In Skull Island, the natives are in thrall not just to Kong but to Hank Marlow (doubling down on the Conrad), a certifiably crazy World War Two castaway played by John C. Reilly as a mixture of Dennis Hopper, Marlon Brando and Dr. Steve Brule—he even sports a leather bomber emblazoned with the slogan “Good for your health,” bless. Thus we have a mad prince liaising with a monkey king, whose benevolence protects the locals from the impressive menagerie of CGI beasts threatening to rise up from the island’s subterranean swamp—to say nothing of the many other wondrous creations, including water yaks, octopi, bark monsters and giant spiders, rendered in crisp CG and the spirit of Son of Kong’s creature rumbles.

Kong himself is deliberately monstrous, devoid of the humanity that has both infused his more soulful moments and soured some of his worst missteps. He doesn’t fall for the white man’s idealised blonde here, and feels less encumbered by the weird racial imagery that often creeps into the films as a result. This Kong is vicious and not to be fucked with, and arguably nobler for it. He’s nature, vast and indifferent and unknowable, and—if you please—an effective enough analogy for the brutality of war (Viet Kong presumably didn’t escape the screenwriters’ working titles.) Frankly, critiques that this Kong has been detrimentally stripped of his personality feel very off base; his beastliness is refreshing, and almost surely the point.

Skull Island manages to hold this precarious balance of haphazard social commentary and B-movie thrills for an admirable distance, assisted immensely by the levity of the screenplay and performances—in particular Reilly’s genuinely funny creation—that render the stock dialogue knowingly zingy. “I can’t tell if I’m talking or I’m not talking,” Reilly’s Marlow blurts out, the movie happy to give him free reign as the improvising time-traveling madman. Under the direction of Vogt-Roberts, another filmmaker plucked from first-time Sundance anonymity to supervise an effects tentpole, Skull Island gorges on a tasty banquet of sources, lifting from vintage monster pulp to Jurassic Park (yes, Sam Jackson says “Hold on to your butts”) to a dangerous abundance of Coppola’s Apocalypse Now; one would hope that Legendary wrote papa Francis a nice thank you note, and attached a cheque. The punch of Vogt-Roberts’ imagery is no doubt jazzed by DP Larry Fong, who finds a happy medium between the stentorian fascism of his work for Zack Snyder and the halcyon glow of his photography on the likes of Super 8. The CG work is great, too: the island’s villainous lizard demons, in particular, with their otherworldly reptilian carriage and threatening, eyeless skulls, might have escaped some Margritte vision of hell. The film also abounds with secondary aesthetic pleasures: a stacked soundtrack of the Stooges, Creedence and Bowie only the most preposterous among them—because apparently the crew saw fit to bring their record collection along with their survival essentials. “What kind of music is this?” Reilly’s swing-era refugee even asks as the needle drops on “Ziggy Stardust”, perhaps more puzzled than a man who lives on an island full of prehistoric menagerie ought to be.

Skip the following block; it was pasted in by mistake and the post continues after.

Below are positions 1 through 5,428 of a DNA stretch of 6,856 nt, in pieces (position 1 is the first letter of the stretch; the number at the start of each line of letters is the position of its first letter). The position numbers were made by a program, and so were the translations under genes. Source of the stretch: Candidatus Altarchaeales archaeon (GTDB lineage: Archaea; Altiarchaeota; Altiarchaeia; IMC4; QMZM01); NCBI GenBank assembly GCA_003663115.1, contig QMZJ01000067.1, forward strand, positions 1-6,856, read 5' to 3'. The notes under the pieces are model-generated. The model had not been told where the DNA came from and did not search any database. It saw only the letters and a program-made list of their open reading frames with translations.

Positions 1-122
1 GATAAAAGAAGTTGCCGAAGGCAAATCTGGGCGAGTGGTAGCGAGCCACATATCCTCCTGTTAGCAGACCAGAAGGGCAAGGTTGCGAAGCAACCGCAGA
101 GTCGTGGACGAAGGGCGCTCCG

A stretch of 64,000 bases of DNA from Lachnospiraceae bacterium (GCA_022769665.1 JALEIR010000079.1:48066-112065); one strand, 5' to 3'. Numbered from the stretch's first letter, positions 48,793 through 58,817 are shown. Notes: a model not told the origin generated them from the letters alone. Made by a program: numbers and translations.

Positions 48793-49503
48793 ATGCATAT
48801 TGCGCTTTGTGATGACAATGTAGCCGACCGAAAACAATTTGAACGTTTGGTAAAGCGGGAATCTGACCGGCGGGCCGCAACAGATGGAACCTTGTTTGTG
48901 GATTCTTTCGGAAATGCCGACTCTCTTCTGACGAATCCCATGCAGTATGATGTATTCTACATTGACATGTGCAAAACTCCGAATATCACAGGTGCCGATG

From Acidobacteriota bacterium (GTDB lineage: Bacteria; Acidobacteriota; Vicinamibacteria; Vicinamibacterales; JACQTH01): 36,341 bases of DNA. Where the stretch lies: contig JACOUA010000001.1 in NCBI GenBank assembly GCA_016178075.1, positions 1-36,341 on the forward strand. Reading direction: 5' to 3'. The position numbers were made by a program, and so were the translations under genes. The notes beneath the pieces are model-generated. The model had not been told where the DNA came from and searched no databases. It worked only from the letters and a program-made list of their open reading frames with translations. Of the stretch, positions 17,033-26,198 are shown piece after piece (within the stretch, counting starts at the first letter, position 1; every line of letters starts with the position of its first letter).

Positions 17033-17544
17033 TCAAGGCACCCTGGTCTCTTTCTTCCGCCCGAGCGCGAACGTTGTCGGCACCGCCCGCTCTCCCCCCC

Still, Skull Island remains a 2017 blockbuster hopeful, and the movie’s more mechanical climactic act means some of the more interesting, subversive stuff gets lost in the noise and motion of the ancient beast war. Compared to an actual contemporary film from the era, 1972’s Conquest of the Planet of the Apes—which embraced a full-on militant race war analogy—Skull Island’s apolitical back stretch is disappointingly lacking in following through its earlier conviction. 1 The film’s most flavourless characters—Hiddleston and Larson’s hot interlopers—are treated to heroic Hollywood moments in capitulation to commercial concern, while the arcs of Goodman and Jackson’s more complex creations are cut short. That said, their cannon-fodder demise is perhaps cleverer than one might suspect—Jackson had been treated to an epic standoff moment with Kong, bellowing about “this is one war we’re not gonna lose”, only to be indifferently dispatched like a fly on a battlefield.

But really, who’s to complain when there’s a Marvel-style sting in Skull Island’s tail that suggests Legendary is planning a whole slate of kaiju movies—complete with King Ghidorah and a certain radioactive lizard whose unmistakable roar pierces the darkness of the final frames. A shared universe with dueling monsters instead of boring superheroes? Bring those babies on.

Originally published at 4:3.